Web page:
Once upon a time I loved LinkedIn.
It served a very different purpose than Facebook, one that I felt would be useful to my career when I worked at a company.
Years later I used the platform to initially launch LearnDash by sharing blog posts I would write in LinkedIn Groups. Seriously. I didn’t focus on Facebook or Twitter but stuck with just LinkedIn. The groups were actually very active and a great way to connect with other like-minded professionals. That platform alone drove tens of thousands of visitors to our site at the time and helped us build a healthy pre-launch email list.
But this was back in 2012. Today the LinkedIn environment is a lot different.
Nowadays I receive connection requests from complete strangers, and often we don’t even share the same industry in common. This seems to happen more frequently on LinkedIn than any other platform. By way of example, I probably receive one or two friend requests on Facebook from strangers each month. With LinkedIn I receive one or two per day. Just as I won’t accept a Facebook friend request from someone I don’t know, I won’t accept a random LinkedIn connection request.
About every week I go through and close out the requests from those that I do not know (most, if not all of them). During this process I have noticed that sometimes people who request a connection include a custom message… and in nearly every case it is someone requesting a phone call. These messages range from investment conversations, pre-sales inquiries for our LMS, to personal support requests.
People can be quite sneaky with these requests as well!
I was going through my requests the other week and saw that someone included a message saying how much they really loved using LearnDash. I didn’t know the person, but their flattery won me over. I accepted the request and moved on with my day.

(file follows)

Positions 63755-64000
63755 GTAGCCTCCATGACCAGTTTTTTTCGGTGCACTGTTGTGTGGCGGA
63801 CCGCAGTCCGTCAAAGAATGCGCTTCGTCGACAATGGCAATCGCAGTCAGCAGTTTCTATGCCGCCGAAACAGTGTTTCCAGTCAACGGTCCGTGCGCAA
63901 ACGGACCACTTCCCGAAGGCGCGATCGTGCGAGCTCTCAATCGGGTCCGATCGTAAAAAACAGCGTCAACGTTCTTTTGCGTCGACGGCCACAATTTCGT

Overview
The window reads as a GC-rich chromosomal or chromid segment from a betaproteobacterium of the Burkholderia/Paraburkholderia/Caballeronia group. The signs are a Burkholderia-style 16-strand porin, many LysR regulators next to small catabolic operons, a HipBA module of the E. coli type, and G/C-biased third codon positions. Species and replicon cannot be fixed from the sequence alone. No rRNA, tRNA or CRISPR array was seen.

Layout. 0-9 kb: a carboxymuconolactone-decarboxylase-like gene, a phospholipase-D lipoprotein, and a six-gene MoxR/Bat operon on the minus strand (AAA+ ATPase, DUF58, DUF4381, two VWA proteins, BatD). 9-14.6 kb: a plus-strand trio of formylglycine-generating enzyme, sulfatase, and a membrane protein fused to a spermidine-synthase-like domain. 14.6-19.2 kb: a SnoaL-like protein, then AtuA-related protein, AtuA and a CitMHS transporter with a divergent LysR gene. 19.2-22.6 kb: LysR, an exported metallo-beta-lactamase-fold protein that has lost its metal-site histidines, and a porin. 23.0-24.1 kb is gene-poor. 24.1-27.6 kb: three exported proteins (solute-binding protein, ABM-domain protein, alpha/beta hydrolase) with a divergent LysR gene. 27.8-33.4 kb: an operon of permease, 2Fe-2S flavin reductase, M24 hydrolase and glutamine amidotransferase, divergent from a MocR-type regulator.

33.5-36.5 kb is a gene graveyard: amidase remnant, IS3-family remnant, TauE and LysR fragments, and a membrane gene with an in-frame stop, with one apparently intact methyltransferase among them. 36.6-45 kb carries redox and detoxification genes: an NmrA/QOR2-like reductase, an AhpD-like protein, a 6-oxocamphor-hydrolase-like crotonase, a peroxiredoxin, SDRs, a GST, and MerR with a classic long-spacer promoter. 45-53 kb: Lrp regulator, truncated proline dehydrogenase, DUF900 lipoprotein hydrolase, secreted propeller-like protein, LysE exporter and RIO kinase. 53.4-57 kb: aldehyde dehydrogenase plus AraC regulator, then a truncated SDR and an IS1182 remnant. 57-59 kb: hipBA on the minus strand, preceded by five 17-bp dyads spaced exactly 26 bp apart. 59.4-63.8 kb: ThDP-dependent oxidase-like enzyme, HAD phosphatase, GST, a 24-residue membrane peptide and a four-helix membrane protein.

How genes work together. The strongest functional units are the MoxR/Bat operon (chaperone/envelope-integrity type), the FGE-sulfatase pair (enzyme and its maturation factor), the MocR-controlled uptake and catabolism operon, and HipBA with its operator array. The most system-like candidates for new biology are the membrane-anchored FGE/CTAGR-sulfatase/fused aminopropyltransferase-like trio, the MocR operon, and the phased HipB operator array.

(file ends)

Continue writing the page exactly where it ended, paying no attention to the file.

Randomly I happened to go back to LinkedIn for something the next day (Saturday) and that same individual had sent me the largest support ticket to date. Paragraph after paragraph detailing the history of their business, how they came upon LearnDash, what they are trying to accomplish, what wasn’t working, and why I needed to help “ASAP”.
It was the classic bait-and-switch, and I fell for it.
Now I naturally didn’t ignore the request. I did a little digging and saw that this particular individual already had a support ticket with us and it was actively being worked on. Still, this individual proceeded to contact multiple LearnDash team members on LinkedIn in a similar fashion, becoming furious that our support wasn’t around on the weekend (something that we are very upfront about by the way). In the end their issue was resolved.
But in my opinion that is not even the worst part about LinkedIn.
LinkedIn has a feature called “InMail”. It is part of having a paid account on LinkedIn and with it you can email anyone, even if you aren’t connected. All I can say is that this feature is literally the equivalent of a telemarketer having your phone number. A lot of unwanted marketing messages.
So I got to thinking…
All of these experiences have made me reflect on the utility of LinkedIn. What stands out to me the most is that in the past six years it has not once resulted in something productive or profitable for our business. It has just wasted my time and added some frustration in my days.
Oddly enough, I have found that Facebook has been better for my network more than anything, be it for staying in touch or talking shop (which is strange because I don’t even intend to use it for that purpose).
I can’t completely delete my LinkedIn profile because I feel there is utility in “owning my name”, but based on my experience I am not going to use it anymore. I have since added a message in all caps at the top of my profile indicating that the account is no longer actively maintained. It’s funny, even in just doing that I already feel a little “lighter”. Just one less thing to think about.
I hope that LinkedIn can turn things around one day and become more relevant and less spammy. I think there is a need for a serious, business-first social site. LinkedIn used to fill this need, but not anymore.